’burg and Beyond
In Lewisburg and far afield, Bucknell’s students and staff make a positive and palpable difference.
Arsh Noor Amin conducts research at the Lewisburg Community Garden
Photo: Dustin Fenstermacher
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Arsh Noor Amin ’21 (left) conducts research at the Lewisburg Community Garden for a project suggested by Professor Philip Asare (right).

" "Lewisburg, Pa.
For the last two summers Arsh Noor Amin ’21 has been a familiar face at the Lewisburg Community Garden, not only volunteering to keep the weeds at bay but conducting a study to glean what volunteers gain from their garden experience.

What He Did
Tablet in hand, Noor Amin interviewed community volunteers, ages 18 to 70. He also encouraged them to tell their stories on the garden website’s blog. “You see that some find the garden’s tasks relaxing, and some find them very challenging,” he says.

Professor Philip Asare, electrical & computer engineering, proposed the project to Noor Amin in 2018, and a Library & Information Technology grant provided funding. “Digitally capturing daily activities and telling a story through media can help bring the garden to life in a different way,” Asare says.

What They Learned
That volunteers aren’t required to have vast horticulture knowledge — just a desire to contribute whatever their skills allow — is key to their positive experience, according to Asare and Noor Amin.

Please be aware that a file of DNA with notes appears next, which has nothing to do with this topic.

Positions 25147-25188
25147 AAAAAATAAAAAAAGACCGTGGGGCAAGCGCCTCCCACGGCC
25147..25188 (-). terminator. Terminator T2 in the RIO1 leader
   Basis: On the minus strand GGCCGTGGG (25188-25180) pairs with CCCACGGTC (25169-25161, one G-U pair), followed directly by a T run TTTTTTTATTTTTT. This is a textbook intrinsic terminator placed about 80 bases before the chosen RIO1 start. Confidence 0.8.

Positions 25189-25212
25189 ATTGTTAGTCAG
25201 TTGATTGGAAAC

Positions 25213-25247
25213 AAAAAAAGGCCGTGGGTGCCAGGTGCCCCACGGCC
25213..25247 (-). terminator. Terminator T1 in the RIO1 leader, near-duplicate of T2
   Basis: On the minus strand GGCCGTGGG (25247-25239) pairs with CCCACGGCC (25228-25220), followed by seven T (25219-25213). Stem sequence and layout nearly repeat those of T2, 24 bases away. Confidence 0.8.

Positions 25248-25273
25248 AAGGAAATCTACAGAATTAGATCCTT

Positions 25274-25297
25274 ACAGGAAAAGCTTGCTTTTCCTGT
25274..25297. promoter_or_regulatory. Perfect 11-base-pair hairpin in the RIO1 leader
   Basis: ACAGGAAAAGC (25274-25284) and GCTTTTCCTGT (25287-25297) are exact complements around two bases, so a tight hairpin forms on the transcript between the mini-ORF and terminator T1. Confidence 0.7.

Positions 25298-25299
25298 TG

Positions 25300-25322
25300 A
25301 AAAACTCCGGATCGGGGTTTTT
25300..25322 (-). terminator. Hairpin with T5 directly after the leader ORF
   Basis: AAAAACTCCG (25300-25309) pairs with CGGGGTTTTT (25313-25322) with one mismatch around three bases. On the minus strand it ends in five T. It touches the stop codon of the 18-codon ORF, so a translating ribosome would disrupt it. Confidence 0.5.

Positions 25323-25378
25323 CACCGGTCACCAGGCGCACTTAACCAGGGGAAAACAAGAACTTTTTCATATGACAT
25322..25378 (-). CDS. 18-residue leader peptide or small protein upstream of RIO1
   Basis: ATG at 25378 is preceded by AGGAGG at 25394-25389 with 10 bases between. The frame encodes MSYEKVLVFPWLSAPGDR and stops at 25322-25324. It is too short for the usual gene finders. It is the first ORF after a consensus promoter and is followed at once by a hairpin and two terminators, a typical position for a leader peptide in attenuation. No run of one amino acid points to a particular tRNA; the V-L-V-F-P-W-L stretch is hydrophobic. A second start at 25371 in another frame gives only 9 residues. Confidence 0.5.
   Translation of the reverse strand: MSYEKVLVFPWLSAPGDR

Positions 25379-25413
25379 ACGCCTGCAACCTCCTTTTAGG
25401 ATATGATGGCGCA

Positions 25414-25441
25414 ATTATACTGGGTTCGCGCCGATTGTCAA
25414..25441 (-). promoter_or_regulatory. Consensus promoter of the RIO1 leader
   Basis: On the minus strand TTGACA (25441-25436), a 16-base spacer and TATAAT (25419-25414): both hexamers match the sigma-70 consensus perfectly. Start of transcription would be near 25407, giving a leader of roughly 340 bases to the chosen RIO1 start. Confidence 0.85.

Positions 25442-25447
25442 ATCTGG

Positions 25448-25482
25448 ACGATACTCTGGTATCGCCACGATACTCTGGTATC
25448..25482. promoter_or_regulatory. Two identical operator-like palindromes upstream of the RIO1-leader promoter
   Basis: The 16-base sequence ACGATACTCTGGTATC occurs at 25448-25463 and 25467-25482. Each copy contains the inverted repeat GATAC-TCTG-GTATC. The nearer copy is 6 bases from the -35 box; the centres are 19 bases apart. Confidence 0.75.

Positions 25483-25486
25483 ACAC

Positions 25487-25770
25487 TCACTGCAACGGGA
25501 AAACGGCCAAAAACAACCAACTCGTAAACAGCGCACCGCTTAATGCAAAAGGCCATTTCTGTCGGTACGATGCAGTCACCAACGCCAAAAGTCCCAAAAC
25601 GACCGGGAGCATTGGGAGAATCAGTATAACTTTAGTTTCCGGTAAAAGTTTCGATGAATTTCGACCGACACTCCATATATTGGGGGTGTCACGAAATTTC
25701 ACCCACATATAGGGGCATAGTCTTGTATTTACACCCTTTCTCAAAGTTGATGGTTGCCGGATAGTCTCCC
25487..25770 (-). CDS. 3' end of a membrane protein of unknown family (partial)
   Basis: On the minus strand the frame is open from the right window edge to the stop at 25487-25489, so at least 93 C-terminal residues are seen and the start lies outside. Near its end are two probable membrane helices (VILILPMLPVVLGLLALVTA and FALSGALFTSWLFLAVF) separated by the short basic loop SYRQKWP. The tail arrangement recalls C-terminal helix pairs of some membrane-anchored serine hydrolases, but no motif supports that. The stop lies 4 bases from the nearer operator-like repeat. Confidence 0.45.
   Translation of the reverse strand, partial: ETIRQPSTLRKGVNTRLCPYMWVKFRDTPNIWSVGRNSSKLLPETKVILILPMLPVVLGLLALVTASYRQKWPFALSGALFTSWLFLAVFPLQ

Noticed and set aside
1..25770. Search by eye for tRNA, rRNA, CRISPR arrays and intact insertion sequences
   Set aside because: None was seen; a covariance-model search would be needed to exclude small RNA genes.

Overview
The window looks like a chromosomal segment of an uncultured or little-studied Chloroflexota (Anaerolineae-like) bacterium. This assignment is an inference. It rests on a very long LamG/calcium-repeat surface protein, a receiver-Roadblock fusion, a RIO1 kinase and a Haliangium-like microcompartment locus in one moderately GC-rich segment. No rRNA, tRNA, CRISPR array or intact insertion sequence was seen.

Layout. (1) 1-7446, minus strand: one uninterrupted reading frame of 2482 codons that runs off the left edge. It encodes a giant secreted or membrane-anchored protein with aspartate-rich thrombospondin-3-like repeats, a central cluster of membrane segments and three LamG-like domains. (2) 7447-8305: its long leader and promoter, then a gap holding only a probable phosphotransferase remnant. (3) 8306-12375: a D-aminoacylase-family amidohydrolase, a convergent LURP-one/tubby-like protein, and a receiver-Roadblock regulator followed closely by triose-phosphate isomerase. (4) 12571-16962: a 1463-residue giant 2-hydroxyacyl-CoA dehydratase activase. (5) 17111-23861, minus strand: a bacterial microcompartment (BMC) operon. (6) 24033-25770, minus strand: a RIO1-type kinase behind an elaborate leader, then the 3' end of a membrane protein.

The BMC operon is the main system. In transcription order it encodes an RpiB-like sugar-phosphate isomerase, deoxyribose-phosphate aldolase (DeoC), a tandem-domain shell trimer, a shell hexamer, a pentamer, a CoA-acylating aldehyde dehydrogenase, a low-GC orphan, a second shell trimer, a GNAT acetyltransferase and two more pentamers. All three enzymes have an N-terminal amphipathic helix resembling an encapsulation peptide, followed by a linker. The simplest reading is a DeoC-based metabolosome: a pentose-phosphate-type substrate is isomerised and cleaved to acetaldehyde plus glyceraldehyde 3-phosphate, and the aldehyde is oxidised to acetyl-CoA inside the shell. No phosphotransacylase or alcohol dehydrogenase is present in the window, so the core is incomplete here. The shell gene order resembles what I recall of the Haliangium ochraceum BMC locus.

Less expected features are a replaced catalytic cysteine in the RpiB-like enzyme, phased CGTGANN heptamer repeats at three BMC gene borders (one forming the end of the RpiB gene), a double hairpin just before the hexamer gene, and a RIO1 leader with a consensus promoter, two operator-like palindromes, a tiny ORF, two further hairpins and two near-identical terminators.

Noor Amin would like to see readers of the blog gain a greater understanding of the work involved in sustaining a community garden but also the positive spirit the experience engenders. He’s learned it firsthand, rolling up his sleeves as a volunteer for the garden that donates produce to local food-security programs. “It’s very rewarding to grow our own food and feed others who need it,” he says.
— Eric Butterman

" "Kanpetlet, Myanmar
Since the first Burmese student, Maung Shaw Loo, Class of 1864, came to Bucknell in 1858, the University has maintained ties to Myanmar, formerly Burma. The Burma-Bucknell Weekends, which brought diverse people to campus from 1948 to 1965, caught the eye of Janet Powers ’61. Four years of extensive campus involvement in the event inspired her lifelong interest in Burma.

Janet Powers
Photo: Khun Minn Ohn
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As a Bucknell undergraduate, Janet Powers ’61 gained a fascination with Burma (now Myanmar). Decades later, she made her way there as a volunteer.

What She Did
When the turbulent political situation of the 1960s prevented Powers from studying in Burma, she turned to Pakistan. Nearly a half-century later, she finally made it to Burma. For the last three years, Powers, professor emerita of interdisciplinary studies and women, gender and sexuality studies at Gettysburg College, has taught English to local teachers in Kanpetlet with the support of the Cetana Educational Foundation and Metta Partners. As fluency in English becomes increasingly important in the tourism industry, Powers says that access to English classes could provide jobs for her students’ own pupils. Powers kept her lessons interesting, using methods ranging from conducting practice conversations to learning the hokey pokey.

What She Saw
While in Kanpetlet, Powers witnessed changes in a mountainous region lacking many modern conveniences. During her second year of teaching, the town got its first cellphone tower, and 24-hour electricity arrived this year. Despite these radical changes, Powers says the people maintain the warmth and generosity that so touched her back in Lewisburg so many years ago.
— Julia Stevens ’20